A Ship With­out A Sail: The Life of Lorenz Hart

Gary Mar­morstein
  • Review
By – March 12, 2013

Although they would not come to know each oth­er until they had achieved pro­fes­sion­al suc­cess, Yip” Har­burg and Lorenz Hart were born with­in a year of each oth­er to Jew­ish immi­grant fam­i­lies in New York. Both attend­ed New York City pub­lic schools and went to col­lege in New York as well (Hart at Colum­bia, Har­burg at CCNY). They would go on to become two of the most suc­cess­ful lyri­cists of the gold­en era of the Amer­i­can pop­u­lar song, Hart col­lab­o­rat­ing exclu­sive­ly with the bril­liant Richard Rodgers, Har­burg with Harold Arlen, Bur­ton Lane, and oth­ers.

Despite their over­lap­ping back­grounds, Har­burg and Hart could hard­ly have been more dif­fer­ent. Hart was, of trag­ic neces­si­ty, intense­ly pri­vate, and his per­son­al life remains a closed book. As a gay man in the pre-Stonewall era, much of his life was lived in hushed shad­ows, and he died long before it became fash­ion­able for ex-lovers and oth­er con­fi­dants to rush tell-all mem­oirs into print. His lyrics, which are smart in the fullest sense of the word – clever, allu­sive, and high­ly pol­ished – are at their sophis­ti­cat­ed best when cel­e­brat­ing the pain of roman­tic love, requit­ed and oth­er­wise.

Har­burg, on the oth­er hand, was very much a pub­lic man, polit­i­cal­ly engaged and appar­ent­ly eager to talk about him­self and his work at the drop of a hat. His lyrics tend to be sim­pler than Hart’s, and he had a marked predilec­tion for treat­ing seri­ous ques­tions of social jus­tice in his shows. Harburg’s lib­er­al views led to his being black­list­ed dur­ing the McCarthy era, almost ten years after Hart had died from com­pli­ca­tions of alco­hol addic­tion.

Since few, if any, pri­ma­ry mate­ri­als sur­vive that would pro­vide deep­er insights into the pri­vate Hart, Gary Mar­morstein large­ly con­fines him­self to chron­i­cling the where’s and when’s of his life – where he lived, what he wrote where and for whom (and how much). Per­haps wise­ly, Mar­morstein refrains from spec­u­lat­ing about the fraught per­son­al rela­tion­ship between the errat­ic Hart and the dili­gent Rodgers. Hart rou­tine­ly referred to Rodgers as the prin­ci­pal”; twen­ty years on, Rodgers looked back on his deceased part­ner as that lit­tle cig­a­rette.” But the love-hate rela­tion­ship between the two was crit­i­cal to their suc­cess as a team. The songs Rodgers pro­duced with Hart had far more edge and depth than those he would go on to write with Oscar Ham­mer­stein II, whose per­son­al­i­ty was much more Rodgers’s cup of tea.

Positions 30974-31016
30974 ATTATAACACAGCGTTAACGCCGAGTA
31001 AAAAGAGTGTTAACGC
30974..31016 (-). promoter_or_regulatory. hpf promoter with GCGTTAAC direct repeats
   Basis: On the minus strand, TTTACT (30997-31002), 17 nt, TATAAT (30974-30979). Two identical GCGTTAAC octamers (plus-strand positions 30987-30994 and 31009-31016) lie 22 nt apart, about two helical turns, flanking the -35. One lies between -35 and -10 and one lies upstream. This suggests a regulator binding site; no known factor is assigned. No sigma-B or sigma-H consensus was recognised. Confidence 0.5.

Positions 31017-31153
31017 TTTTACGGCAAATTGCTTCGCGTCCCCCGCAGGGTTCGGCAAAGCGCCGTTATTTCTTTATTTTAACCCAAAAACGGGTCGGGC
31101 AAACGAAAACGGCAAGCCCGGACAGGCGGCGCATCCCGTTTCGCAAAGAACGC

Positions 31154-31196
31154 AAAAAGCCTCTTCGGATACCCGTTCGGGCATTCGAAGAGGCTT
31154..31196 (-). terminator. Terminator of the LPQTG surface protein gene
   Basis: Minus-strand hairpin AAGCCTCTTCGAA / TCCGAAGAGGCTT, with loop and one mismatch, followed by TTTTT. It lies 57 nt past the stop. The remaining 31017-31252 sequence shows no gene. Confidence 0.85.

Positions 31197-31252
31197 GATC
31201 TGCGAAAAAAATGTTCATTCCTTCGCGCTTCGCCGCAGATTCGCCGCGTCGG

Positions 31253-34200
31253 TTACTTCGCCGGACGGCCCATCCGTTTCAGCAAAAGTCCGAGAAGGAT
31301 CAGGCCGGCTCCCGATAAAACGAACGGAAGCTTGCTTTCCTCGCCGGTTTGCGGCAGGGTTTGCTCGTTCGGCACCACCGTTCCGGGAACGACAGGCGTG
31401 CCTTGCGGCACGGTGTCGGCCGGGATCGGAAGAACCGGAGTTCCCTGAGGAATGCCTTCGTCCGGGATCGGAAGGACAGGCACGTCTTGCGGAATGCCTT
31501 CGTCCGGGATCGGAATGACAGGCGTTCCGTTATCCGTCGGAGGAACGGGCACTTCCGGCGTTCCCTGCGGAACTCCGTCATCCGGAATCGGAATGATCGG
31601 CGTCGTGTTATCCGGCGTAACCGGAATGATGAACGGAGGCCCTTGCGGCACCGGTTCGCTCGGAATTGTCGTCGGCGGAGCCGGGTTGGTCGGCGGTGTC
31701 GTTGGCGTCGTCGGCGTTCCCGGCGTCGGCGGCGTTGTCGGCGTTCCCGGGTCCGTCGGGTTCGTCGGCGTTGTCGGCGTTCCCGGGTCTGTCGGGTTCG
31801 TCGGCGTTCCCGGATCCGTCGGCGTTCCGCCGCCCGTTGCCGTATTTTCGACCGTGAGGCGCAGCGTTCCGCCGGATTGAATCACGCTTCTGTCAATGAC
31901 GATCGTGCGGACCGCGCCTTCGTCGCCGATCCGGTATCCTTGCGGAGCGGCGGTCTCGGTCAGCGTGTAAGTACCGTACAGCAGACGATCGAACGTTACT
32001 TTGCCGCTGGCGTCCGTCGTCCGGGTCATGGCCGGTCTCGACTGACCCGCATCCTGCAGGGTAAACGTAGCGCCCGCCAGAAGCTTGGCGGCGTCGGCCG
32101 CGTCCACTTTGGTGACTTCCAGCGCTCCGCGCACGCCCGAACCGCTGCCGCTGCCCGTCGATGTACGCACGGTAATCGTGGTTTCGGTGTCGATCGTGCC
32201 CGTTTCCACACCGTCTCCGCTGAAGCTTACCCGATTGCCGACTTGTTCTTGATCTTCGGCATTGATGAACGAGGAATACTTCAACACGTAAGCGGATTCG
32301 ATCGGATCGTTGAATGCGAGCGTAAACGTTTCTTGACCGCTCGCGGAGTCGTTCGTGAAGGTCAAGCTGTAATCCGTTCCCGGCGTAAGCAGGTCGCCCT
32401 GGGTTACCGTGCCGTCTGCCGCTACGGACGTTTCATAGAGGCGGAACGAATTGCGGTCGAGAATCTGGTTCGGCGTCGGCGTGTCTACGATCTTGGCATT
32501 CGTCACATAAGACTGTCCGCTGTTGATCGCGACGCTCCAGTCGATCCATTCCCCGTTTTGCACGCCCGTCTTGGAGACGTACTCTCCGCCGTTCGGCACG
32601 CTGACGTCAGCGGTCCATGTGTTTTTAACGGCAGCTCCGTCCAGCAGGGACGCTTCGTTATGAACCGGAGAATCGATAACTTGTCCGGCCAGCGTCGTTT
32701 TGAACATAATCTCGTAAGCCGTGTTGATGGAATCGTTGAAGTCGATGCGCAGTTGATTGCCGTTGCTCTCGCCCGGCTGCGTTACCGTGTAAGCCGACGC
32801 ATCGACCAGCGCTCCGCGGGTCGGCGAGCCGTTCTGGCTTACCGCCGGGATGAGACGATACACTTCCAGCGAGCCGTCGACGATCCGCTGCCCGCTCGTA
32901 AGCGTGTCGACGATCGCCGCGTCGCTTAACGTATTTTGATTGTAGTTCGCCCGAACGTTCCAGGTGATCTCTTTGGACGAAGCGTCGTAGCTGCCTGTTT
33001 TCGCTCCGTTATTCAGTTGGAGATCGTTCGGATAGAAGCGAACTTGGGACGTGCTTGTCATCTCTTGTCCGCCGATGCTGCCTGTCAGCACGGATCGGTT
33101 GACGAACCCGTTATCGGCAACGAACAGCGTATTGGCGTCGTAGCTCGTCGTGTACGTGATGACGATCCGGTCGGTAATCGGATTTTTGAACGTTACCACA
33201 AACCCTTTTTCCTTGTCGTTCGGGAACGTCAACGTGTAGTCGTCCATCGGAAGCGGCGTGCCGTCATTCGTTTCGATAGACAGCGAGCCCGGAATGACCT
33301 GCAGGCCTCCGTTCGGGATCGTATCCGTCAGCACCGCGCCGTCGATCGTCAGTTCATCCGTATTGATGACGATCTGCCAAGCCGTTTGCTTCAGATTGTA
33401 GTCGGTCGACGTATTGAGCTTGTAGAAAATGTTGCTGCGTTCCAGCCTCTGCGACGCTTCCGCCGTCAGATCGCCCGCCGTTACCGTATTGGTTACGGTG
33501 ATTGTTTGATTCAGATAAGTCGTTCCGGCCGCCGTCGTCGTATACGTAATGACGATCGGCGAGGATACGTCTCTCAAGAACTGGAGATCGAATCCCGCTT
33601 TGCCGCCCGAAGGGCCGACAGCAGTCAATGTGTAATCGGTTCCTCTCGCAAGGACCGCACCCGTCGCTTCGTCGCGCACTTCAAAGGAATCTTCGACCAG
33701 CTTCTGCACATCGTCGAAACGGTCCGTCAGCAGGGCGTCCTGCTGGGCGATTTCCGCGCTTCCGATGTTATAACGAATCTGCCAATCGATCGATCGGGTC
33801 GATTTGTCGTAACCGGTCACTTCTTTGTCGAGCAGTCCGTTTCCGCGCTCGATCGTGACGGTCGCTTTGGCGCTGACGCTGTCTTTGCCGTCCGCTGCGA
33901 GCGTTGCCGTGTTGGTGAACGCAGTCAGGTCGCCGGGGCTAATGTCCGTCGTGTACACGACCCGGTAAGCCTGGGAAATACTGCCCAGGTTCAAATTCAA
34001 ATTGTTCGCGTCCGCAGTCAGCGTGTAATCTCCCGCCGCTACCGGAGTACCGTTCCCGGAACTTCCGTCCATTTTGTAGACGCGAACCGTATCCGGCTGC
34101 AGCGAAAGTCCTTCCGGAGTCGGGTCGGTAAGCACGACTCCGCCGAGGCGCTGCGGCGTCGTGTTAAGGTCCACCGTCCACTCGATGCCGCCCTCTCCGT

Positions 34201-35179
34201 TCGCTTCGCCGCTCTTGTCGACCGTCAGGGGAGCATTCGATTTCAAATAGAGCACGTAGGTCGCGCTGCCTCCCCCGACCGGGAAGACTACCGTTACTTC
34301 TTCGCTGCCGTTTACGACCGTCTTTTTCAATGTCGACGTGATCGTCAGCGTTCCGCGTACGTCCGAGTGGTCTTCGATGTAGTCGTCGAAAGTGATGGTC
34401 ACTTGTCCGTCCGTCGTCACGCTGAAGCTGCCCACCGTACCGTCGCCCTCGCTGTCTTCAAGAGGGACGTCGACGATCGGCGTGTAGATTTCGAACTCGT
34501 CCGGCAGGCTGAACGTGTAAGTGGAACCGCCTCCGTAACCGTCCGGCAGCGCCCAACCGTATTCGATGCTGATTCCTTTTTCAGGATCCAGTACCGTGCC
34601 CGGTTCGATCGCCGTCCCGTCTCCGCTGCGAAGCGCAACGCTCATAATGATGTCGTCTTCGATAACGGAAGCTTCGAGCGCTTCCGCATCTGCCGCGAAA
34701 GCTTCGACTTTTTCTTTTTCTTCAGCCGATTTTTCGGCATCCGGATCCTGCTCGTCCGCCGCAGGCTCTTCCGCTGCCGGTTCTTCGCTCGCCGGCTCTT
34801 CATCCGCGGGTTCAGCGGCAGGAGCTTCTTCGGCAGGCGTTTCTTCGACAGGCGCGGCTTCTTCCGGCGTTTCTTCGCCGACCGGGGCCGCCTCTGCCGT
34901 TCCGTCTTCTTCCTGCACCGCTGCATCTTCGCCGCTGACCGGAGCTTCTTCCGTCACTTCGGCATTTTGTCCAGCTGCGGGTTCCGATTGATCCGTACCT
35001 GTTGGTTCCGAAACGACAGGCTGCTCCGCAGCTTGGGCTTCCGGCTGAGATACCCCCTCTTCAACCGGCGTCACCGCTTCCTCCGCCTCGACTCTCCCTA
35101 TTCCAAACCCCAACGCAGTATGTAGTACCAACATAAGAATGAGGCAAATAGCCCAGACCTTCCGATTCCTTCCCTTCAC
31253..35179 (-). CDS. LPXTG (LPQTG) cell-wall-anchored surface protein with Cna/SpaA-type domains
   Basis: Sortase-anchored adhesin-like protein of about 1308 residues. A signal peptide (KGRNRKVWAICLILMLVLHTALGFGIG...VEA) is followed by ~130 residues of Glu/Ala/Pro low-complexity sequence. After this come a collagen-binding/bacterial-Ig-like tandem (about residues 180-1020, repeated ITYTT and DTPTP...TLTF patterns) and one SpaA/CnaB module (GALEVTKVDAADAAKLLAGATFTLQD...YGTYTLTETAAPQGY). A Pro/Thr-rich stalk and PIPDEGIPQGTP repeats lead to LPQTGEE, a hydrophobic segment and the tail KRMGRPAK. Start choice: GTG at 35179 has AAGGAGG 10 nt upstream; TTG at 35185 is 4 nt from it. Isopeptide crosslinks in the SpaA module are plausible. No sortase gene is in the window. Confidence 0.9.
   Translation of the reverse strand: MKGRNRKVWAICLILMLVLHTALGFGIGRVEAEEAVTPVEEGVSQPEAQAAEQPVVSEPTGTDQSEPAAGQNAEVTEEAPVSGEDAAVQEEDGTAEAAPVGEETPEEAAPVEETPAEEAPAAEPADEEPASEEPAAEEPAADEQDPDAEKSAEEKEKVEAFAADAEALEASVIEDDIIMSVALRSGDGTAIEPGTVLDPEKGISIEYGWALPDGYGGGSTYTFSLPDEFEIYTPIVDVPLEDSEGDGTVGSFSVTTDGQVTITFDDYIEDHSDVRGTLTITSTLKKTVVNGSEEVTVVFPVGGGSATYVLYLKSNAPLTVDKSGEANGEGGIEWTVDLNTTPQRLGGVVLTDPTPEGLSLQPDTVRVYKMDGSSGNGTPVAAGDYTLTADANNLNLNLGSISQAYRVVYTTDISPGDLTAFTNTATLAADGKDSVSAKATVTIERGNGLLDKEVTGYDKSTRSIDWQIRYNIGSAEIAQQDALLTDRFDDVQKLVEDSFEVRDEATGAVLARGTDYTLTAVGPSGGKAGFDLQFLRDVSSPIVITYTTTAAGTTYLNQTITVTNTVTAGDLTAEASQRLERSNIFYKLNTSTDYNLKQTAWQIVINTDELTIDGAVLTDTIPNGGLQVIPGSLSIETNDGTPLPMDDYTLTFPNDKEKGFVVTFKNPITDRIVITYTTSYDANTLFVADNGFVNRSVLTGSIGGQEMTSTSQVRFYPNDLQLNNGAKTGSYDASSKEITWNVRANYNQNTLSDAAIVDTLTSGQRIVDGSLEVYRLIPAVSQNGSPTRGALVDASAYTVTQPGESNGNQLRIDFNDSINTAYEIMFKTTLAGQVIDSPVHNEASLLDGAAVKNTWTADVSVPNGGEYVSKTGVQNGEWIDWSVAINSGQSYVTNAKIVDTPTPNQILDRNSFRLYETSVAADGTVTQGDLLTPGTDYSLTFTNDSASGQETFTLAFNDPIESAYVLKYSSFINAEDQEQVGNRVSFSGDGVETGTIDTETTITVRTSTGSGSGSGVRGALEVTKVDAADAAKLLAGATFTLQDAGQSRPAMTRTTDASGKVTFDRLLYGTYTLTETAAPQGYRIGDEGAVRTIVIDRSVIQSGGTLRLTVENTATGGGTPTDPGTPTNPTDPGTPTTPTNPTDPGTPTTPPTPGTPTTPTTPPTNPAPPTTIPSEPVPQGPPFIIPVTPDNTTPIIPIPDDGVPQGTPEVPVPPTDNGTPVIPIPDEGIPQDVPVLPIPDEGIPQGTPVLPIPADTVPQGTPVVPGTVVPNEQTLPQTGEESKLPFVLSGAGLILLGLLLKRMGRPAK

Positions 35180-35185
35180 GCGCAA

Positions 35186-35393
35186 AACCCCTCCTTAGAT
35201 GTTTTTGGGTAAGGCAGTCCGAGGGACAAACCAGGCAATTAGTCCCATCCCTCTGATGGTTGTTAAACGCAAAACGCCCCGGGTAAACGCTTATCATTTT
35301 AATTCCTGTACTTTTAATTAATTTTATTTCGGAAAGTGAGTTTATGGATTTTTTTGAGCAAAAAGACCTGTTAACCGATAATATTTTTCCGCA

Har­ri­et Hyman Alonso’s biog­ra­phy of Har­burg is drawn almost exclu­sive­ly from a num­ber of inter­views and talks that Har­burg gave through­out his life. Most of it is told in Harburg’s own words, and the result­ing por­trait of his pro­fes­sion­al out­put is some­what jar­ring. Although he wrote the words for some of our great­est pop­u­lar songs, much of his work – jux­ta­pos­ing such seri­ous issues as women’s rights, nuclear arms, and racism with the antics of young lovers and lep­rechauns – is marked by a pecu­liar tone that Har­burg him­self saw as a virtue but that clear­ly puz­zled audi­ences.

Few of Harburg’s Broad­way shows met with com­mer­cial suc­cess; his biggest hit, Finian’s Rain­bow, is gen­er­al­ly con­sid­ered in the sec­ond rank of clas­sic musi­cals, and his oth­er shows have large­ly been for­got­ten. Har­burg him­self attrib­uted this to a com­bi­na­tion of fac­tors – the incom­pe­tence of pro­duc­ers and direc­tors; the mal­ice and stu­pid­i­ty of crit­ics; his own being ahead of his time. More objec­tive per­spec­tives on his oeu­vre would have been wel­come.

But any study of either of these lyri­cists must stand or fall by its treat­ment of their subject’s lyrics them­selves. Harburg’s dis­cus­sions of the craft of the lyri­cist, using his own songs as case stud­ies, are invalu­able. For exam­ple, he ini­tial­ly approached Over the Rain­bow” as a forth­right state­ment of inten­tion by the young Dorothy: I’ll go / Over the rain­bow .…” Only after many drafts did he hit upon the apt mode for the song as a wist­ful expres­sion of dis­ap­point­ment at not being able to live out a fan­ta­sy: Birds fly over the rain­bow, / Why, oh why can’t I?” Mar­morstein nev­er approach­es this lev­el of analy­sis in deal­ing with Hart’s lyrics, but hav­ing them in front of our eyes to con­tem­plate is a dis­tinct pleasure.

Addi­tion­al Title Fea­tured in Review

Bill Bren­nan is an inde­pen­dent schol­ar and enter­tain­er based in Las Vegas. Bren­nan has taught lit­er­a­ture and the human­i­ties at Prince­ton and The Uni­ver­si­ty of Chica­go. He holds degrees from Yale, Prince­ton, and Northwestern.

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